Need a little help with Psalm 6? The ESV Study Bible calls this a penitential Psalm:
“This is an individual lament, also from David. It is especially suited to one whose hard circumstances have led him to see his sins and to repent of them. For this reason Psalm 6 is often included in the “Penitential Psalms” (cf. Psalms 32; 38; 51; 130; 143).”
1-5 Plea for Mercy.
These verses arise from some life-threatening situation; a sickness would fit the description, as would a number of other desperate crises. The song interprets the situation as coming from God’s displeasure at some particular sins. This does not mean that all desperate situations are evidence of God’s displeasure, only that some may be; the psalm provides a vehicle for singing to God properly in such cases.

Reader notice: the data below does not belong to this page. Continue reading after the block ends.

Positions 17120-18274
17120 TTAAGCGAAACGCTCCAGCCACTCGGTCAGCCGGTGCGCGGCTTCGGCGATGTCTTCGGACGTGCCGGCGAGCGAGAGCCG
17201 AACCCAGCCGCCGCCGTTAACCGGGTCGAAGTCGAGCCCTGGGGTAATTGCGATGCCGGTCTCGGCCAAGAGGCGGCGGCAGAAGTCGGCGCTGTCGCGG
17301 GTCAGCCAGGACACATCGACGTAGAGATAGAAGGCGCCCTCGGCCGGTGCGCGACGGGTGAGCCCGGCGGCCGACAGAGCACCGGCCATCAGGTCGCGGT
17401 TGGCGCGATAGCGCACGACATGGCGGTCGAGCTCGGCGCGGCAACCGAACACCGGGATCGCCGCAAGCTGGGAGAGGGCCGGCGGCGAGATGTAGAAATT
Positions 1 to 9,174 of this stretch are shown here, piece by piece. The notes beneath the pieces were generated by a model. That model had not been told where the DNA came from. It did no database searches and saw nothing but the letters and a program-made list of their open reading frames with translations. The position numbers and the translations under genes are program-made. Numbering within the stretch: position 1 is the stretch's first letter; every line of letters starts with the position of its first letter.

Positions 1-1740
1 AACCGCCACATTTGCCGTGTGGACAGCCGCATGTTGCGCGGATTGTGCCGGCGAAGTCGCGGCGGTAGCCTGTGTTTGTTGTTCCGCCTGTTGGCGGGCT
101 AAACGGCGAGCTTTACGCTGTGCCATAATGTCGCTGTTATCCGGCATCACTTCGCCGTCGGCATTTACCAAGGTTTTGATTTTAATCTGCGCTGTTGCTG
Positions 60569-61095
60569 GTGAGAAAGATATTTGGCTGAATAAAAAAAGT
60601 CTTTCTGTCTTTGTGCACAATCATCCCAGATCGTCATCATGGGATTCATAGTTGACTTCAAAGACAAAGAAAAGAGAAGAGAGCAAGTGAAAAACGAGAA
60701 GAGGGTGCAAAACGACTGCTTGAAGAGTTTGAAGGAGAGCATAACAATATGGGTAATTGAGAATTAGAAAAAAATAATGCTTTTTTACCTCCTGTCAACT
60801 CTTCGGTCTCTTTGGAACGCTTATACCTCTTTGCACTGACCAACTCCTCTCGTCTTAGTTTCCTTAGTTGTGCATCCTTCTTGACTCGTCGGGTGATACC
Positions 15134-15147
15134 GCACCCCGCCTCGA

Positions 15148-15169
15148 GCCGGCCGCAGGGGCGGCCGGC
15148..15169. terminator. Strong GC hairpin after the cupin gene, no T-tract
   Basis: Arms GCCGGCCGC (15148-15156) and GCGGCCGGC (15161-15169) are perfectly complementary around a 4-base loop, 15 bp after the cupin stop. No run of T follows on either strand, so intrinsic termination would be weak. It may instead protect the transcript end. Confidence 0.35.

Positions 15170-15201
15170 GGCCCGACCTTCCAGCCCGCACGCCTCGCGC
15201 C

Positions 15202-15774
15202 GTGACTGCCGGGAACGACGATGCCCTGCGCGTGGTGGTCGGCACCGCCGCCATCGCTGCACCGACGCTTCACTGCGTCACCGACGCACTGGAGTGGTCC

6-7 Weariness and Weeping.
Now the psalmist describes the effects of realizing that his circumstances stem from his sins; he moans and cries and loses sleep from sorrow over his sins.
6:8-10 The Lord Has Heard.
Those who are truly sorry for their sins can be assured that God hears their cries for mercy and will not give them over to the schemes of their enemies.
Psalm 6:1-10 O LORD, do not rebuke me in your anger or discipline me in your wrath. 2Be merciful to me, LORD, for I am faint; O LORD, heal me, for my bones are in agony. 3My soul is in anguish. How long, O LORD, how long? 4Turn, O LORD, and deliver me; save me because of your unfailing love. 5No one remembers you when he is dead. Who praises you from the grave?
6I am worn out from groaning; all night long I flood my bed with weeping and drench my couch with tears. 7My eyes grow weak with sorrow; they fail because of all my foes.
8Away from me, all you who do evil, for the LORD has heard my weeping. 9The LORD has heard my cry for mercy; the LORD accepts my prayer. 10All my enemies will be ashamed and dismayed; they will turn back in sudden disgrace.